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4.2 Silence in the Face of Accusation

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4.2 SILENCE IN THE FACE OF ACCUSATION 

Comment 

A silence in the face of accusation instruction is a permissive inference instruction and, as such, the Committee recommends that it generally not be given. 

If a defendant is in custody, silence in the face of an accusatory statement does not constitute an admission of the truth of the statements. Doyle v. Ohio, 426 U.S. 610, 617-19 (1976). Such evidence should not be received, and no instruction will be necessary. Arnold v. Runnels, 421 F.3d 859, 869 (9th Cir. 2005). 

If a defendant is not in custody, evidence of his refusal to answer an officer’s questions may be admissible as substantive evidence of guilt. Salinas v. Texas, 133 S. Ct. 2174, 2177-78 (2013) (holding that use at trial of petitioner’s silence to suggest "that he was guilty" was constitutional because petitioner did not invoke Fifth Amendment privilege against self-incrimination). 

The Committee includes former Instruction 4.2 for reference, as it recites the factual findings the court must make in order to admit into evidence silence in the face of accusation, and in some circumstances it may be appropriate to give the instruction if the facts warrant it and it is requested by the defendant. The text of the instruction is based on judicial interpretation. See, e.g., United States v. McKinney, 707 F.2d 381, 384 (9th Cir. 1983); United States v. Sears, 663 F.2d 896, 904-05 (9th Cir. 1981); United States v. Giese, 597 F.2d 1170, 1195-96 (9th Cir. 1979).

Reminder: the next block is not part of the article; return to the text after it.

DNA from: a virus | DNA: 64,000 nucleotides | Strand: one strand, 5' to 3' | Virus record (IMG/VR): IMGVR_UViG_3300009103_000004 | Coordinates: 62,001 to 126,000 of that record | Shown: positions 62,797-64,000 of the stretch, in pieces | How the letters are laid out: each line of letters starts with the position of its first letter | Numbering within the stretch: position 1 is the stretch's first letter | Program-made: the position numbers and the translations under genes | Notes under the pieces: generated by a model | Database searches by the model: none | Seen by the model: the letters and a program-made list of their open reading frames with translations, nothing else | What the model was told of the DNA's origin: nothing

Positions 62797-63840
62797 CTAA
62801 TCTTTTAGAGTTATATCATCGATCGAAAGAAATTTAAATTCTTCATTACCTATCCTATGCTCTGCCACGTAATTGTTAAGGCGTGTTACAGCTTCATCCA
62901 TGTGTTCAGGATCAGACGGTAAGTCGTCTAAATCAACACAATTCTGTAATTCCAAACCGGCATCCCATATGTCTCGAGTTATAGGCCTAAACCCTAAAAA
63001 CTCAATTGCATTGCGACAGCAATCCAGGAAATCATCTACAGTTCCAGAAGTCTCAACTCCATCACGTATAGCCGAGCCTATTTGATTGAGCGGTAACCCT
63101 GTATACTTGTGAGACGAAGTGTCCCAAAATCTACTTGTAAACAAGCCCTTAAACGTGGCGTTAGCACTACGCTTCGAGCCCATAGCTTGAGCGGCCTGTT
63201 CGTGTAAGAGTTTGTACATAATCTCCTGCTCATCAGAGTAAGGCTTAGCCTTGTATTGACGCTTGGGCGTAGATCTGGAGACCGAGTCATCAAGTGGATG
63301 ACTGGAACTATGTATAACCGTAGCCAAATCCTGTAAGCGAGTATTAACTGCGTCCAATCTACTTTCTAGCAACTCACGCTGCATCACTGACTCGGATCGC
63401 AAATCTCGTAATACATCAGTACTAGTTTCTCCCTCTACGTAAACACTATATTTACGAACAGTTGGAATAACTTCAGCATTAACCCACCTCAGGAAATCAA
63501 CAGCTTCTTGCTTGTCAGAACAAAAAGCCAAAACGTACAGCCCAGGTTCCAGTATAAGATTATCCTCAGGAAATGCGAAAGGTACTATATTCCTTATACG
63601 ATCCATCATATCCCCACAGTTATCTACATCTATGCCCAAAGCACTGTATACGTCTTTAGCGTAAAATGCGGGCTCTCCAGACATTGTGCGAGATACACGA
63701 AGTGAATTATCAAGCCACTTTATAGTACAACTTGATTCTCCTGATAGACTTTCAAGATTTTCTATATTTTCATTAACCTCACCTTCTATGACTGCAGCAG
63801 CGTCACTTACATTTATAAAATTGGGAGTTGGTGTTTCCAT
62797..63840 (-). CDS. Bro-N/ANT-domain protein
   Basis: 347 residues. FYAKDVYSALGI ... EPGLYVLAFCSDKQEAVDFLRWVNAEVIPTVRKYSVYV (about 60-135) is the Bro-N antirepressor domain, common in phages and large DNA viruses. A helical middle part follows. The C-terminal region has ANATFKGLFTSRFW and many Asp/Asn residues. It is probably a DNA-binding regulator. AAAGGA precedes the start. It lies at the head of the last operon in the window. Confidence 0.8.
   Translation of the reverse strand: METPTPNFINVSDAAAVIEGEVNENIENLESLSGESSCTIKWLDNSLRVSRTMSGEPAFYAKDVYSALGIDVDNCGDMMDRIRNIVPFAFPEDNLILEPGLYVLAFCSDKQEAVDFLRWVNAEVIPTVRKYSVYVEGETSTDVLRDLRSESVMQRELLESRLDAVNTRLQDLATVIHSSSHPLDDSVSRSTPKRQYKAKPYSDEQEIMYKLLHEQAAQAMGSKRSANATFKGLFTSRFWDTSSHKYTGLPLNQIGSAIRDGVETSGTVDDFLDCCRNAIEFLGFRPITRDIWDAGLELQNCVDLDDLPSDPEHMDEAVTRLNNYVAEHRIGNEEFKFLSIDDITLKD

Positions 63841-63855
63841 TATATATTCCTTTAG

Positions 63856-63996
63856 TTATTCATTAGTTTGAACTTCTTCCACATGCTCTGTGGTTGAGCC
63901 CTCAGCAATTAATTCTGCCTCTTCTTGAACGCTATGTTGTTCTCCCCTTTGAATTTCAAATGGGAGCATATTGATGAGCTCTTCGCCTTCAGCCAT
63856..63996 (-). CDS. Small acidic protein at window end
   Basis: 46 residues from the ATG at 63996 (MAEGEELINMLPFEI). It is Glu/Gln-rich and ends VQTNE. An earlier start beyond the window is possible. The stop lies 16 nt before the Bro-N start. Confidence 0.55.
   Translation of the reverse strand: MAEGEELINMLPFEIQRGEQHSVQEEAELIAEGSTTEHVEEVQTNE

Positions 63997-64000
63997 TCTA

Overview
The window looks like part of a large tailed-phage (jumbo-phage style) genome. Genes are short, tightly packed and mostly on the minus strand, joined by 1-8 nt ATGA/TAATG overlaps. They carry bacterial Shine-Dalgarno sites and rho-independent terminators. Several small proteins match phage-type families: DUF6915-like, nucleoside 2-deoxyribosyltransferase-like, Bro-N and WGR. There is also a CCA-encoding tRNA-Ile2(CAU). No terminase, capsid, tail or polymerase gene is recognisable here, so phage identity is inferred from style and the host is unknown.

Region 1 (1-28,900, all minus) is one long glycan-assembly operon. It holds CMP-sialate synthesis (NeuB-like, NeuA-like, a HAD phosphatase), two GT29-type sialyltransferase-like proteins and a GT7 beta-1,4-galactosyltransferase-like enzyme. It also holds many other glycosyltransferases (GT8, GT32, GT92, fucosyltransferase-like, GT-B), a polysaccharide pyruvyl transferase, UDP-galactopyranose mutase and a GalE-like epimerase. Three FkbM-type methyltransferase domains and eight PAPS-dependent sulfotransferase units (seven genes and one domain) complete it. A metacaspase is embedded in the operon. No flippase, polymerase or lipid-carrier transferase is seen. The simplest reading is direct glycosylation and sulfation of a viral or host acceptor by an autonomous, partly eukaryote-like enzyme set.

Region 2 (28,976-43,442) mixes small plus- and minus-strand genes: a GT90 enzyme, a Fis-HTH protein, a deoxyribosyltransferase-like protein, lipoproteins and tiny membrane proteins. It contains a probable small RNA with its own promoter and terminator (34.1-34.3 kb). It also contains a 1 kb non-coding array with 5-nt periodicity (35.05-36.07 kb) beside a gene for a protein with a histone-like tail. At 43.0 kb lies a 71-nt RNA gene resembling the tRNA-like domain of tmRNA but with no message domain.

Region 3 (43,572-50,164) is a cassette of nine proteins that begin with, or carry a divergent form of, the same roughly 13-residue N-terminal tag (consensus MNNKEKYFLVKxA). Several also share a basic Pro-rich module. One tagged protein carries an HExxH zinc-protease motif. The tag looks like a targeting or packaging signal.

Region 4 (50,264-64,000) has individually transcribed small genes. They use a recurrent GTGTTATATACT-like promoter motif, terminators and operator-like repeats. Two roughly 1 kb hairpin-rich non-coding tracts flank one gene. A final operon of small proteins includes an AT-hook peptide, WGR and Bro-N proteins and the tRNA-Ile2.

Former Instruction 4.2 in the Manual of Model Criminal Jury Instructions For The Ninth Circuit (2003) read as follows: 

Evidence has been introduced that statements accusing the defendant of the crime charged in the indictment were made, and that the statements were neither denied nor objected to by the defendant. If you find that the defendant actually was present and heard and understood the statements, and that they were made under such circumstances that the statements would have been denied if they were not true, then you may consider whether the defendant’s silence was an admission of the truth of the statements.

 

Approved 6/2018